The Good, The Bad, and The Yikes!

Why is it that people tend to think of butterflies as angelic creatures? Let’s face it—they’re nothing but bugs with big wings. Even so, they’re universally loved. It’s probably due to the words that are used to describe them—colorful, pretty, and innocent. Butterflies rank right up there with unicorns, fairies, and choirboys. They’re winged beacons of beauty and light.

That being the case, you might find their rap sheet of interest. Turns out they’re not the benign creatures that we’d like to believe. Just like people, many butterflies have a dark side that can include cannibalism, rape, and cyanide poisoning. It’s enough to make Jeffrey Dahmer look like a rank amateur. It would seem butterflies have more in common with “Dexter” than they do with “Touched By An Angel.”

Butterflies begin their lives as small caterpillars with great big appetites. When they run out of food, they happily start to munch on their brothers and sisters.

Then there’s the issue of mating. Heliconius males are on a constant lookout for virgins. The best way to guarantee success is to locate a pupa and perch on it. Four males can gather at a time. There they stay until the female finally emerges. That’s when she’s at her most vulnerable. Her wings haven’t yet opened and she’s still limp as each male quickly takes his turn.

Though that may sound bad, things can get much worse. Some Heliconius males don’t even bother with such niceties. They simply puncture the pupa and mate with the female inside before she’s even had a chance to emerge. In that case, the female is usually injured and dies.

The Monarch butterfly takes a different tact—one that definitely doesn’t include “wining and dining” a prospective mate. Instead, the male wrestles a female from the sky and forces her to the ground where he strokes her with his antennae until she’s sedated. Then he flips her over and they mate in the insect version of date rape. Hey, shouldn’t that be illegal? No wonder the Monarch is known as a thug and referred to as “nature’s male chauvinist pig.”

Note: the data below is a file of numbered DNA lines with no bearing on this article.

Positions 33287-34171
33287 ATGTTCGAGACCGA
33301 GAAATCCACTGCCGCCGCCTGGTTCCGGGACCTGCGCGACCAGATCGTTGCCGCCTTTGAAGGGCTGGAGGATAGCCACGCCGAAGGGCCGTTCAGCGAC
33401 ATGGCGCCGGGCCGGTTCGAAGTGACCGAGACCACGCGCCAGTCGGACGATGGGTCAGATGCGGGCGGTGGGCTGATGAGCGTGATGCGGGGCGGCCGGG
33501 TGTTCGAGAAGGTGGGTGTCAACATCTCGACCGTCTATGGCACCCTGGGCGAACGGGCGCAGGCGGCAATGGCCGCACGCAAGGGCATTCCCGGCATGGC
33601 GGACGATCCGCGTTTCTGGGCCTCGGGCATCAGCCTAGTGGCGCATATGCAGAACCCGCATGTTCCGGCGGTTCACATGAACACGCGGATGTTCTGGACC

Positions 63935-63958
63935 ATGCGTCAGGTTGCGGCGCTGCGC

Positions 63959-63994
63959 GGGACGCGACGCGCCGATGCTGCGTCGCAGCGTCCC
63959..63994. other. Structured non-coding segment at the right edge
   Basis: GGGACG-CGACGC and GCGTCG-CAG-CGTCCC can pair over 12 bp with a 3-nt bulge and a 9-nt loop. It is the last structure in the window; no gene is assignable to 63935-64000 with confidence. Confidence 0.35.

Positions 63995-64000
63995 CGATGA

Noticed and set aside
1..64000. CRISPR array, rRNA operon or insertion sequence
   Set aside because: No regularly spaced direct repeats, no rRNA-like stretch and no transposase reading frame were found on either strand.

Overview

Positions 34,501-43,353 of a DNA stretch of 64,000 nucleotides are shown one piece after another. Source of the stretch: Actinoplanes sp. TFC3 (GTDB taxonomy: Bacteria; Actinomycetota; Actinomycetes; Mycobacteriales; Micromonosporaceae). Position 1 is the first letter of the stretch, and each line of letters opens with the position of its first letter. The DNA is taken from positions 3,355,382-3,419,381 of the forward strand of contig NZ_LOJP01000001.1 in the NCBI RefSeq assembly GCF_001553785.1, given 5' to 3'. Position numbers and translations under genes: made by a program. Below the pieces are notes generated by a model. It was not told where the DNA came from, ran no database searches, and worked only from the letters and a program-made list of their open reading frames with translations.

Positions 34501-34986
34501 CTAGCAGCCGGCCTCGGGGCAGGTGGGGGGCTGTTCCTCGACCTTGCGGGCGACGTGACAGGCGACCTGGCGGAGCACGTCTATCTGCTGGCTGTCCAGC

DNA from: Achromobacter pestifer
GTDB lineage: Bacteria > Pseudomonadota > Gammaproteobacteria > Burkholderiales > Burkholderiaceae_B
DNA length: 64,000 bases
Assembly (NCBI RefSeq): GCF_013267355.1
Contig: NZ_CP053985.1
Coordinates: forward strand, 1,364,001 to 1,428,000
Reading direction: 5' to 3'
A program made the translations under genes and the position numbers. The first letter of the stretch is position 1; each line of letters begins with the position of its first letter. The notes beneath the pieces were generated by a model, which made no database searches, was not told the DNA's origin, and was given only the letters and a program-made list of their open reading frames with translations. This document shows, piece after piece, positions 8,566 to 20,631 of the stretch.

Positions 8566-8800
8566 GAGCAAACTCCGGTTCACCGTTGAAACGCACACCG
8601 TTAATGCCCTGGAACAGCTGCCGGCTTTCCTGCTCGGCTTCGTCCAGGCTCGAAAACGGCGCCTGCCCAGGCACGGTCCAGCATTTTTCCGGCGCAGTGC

Ready for some more wonders of the butterfly world? I thought so. How about the butterfly version of a chastity belt? That’s yet another little humdinger. Some male butterflies say their goodbyes by leaving a plug inside the female. Its purpose is to prevent her from mating again. However, that doesn’t work on the Apollo female whose genitalia is external. Don’t worry, no problem. Leave it to the male to have figured out something for that, as well. After mating, he simply glues a large, awkward structure over her abdomen that looks like a girdle. It’s a heavy burden that she’ll have to carry around for the rest of her life.

All in all, butterflies are pretty to look at but no way would I want to be one. The lesson in the butterfly world seems to be crystal clear: it pays to be born a male.


2 thoughts on “The Good, The Bad, and The Yikes!”

  1. Who knew?

    I bet mosquitoes are really nice to their mates. I guess it proves that you really can’t judge a book by its cover.

    Does anyone else feel their affection for butterflies diminishing? Jess, when we finally get to read the book, will we suddenly become fans of horse flies or something equally mundane?


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